‘Xerxes: The Fall of the House of Darius and the Rise of Alexander #2’ - Comic Book Review

Continuing after the Battle of Marathon in Xerxes #1, issue two sees the Persian King Darius and his son, Xerxes, leading their armada to Athens. Though the Battle of Marathon was won, Athens itself is not in the proper state to combat the invading Persians. Themistokles, the cunning leader from the first issue, assumes command of all of the women, slaves, and injured of Athens and quickly formulates a plan to trick the Persians that perhaps Athens has more able-bodied soldiers than perceived.

If Miller’s original 300 graphic novel was inspired by watching The 300 Spartans (1962, Rudolph Maté), then issue two of Xerxes must surely have been inspired by the Steve Reeve’s sword and sandal classic, The Giant of Marathon (1959, Mario Bava). For example, the underwater sequences in the film’s finale of soldiers installing spikes to puncture the incoming ships is similar to Aeskylos covertly swimming underwater with his javelins to lay a sneak attack on the Persians. Miller’s peplum work has always been respective to the golden age of Italian sword and sandal flicks, and Xerxes #2 is continuing proof of that.

There are some choice panels of Miller’s art and Sinclair’s coloring that are wonderful to behold. For example, early in the issue, as the action transitions to Athens, there’s a large, beautiful panel showing a statue of Athena, looking victorious toward the sun as an owl flies by. Another stellar panel shows Themistokles atop his horse in the foreground, with an army of silhouetted “soldiers” behind him. It’s a powerful panel that fools not just Darius, but the reader as well, at the martial might of Athens.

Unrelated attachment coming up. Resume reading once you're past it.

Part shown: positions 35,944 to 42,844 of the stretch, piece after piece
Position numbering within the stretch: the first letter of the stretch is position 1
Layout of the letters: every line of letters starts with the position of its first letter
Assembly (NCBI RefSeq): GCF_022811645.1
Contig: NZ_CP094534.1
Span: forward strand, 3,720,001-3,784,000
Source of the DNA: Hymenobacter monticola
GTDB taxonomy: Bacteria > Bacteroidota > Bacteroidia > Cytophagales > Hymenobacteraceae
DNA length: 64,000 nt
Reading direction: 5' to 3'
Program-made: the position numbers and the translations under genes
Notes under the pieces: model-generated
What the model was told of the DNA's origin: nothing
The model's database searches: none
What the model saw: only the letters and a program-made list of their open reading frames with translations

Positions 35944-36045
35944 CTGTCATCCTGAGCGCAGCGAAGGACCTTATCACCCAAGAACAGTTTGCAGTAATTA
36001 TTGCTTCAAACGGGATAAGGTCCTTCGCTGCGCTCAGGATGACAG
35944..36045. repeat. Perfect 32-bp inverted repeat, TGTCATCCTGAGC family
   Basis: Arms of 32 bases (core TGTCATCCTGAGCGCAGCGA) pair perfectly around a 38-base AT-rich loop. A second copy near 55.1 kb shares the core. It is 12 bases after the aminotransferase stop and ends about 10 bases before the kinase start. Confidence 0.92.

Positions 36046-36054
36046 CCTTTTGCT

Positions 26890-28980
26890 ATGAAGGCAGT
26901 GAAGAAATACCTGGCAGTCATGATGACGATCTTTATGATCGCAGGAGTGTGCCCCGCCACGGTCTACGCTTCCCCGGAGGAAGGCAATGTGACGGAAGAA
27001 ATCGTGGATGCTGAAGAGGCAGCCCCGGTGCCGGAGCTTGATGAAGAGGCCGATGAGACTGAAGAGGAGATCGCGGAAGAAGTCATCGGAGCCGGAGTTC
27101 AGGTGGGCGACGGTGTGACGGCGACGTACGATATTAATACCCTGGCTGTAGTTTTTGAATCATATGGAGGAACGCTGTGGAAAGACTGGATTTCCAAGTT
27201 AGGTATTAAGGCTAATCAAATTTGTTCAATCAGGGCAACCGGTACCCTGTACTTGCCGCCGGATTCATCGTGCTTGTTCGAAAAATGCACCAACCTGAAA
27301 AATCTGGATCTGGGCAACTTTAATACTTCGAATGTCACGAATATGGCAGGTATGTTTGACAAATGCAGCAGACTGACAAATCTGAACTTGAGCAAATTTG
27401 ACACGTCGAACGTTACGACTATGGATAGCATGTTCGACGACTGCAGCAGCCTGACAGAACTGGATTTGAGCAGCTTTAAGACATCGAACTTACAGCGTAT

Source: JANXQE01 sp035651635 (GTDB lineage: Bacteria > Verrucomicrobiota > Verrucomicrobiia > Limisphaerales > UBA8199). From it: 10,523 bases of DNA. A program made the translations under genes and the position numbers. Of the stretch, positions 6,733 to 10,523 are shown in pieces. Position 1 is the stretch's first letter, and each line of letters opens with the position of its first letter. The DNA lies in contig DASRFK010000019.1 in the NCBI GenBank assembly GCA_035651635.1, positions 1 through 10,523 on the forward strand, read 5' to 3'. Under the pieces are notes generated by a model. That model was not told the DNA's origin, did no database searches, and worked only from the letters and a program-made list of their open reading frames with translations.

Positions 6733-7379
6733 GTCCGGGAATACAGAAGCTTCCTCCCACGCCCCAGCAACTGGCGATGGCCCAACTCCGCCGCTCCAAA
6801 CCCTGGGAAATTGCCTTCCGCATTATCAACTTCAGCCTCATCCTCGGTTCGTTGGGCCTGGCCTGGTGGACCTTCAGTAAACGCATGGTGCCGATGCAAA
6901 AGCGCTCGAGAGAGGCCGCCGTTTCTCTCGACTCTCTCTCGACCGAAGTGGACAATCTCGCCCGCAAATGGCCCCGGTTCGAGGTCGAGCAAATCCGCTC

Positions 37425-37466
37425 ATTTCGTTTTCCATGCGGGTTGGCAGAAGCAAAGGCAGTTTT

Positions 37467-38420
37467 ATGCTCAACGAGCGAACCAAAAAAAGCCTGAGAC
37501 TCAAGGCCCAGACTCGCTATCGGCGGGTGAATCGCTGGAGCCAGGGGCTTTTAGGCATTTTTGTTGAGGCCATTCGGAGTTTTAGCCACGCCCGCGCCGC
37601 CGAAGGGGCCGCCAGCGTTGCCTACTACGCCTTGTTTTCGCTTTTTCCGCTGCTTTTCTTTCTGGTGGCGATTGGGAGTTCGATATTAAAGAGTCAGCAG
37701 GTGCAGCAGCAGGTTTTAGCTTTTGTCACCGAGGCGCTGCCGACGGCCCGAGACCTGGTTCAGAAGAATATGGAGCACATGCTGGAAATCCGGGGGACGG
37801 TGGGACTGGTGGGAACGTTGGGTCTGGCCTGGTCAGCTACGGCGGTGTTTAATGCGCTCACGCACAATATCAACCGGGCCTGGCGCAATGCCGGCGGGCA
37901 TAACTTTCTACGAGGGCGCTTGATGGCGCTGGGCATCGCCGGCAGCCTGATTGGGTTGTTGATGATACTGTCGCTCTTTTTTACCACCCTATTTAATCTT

The vast majority of pages in Xerxes show Miller’s art being flat against the page, lacking any sort of depth. This isn’t a determent at all, but instead gives the impression that the pages are emulating the murals of antiquity. While Miller may mostly be renown for his noir-influenced artwork, his neo-peplum style is just as interesting; it plays off Miller’s own unique style while at the same time looking appropriate for the sword and sandal genre, as if it were plucked from surviving pottery of antiquity.


Creative Team: Frank Miller (writer and artist), Alex Sinclair (colorist)
Publisher: Dark Horse Comics
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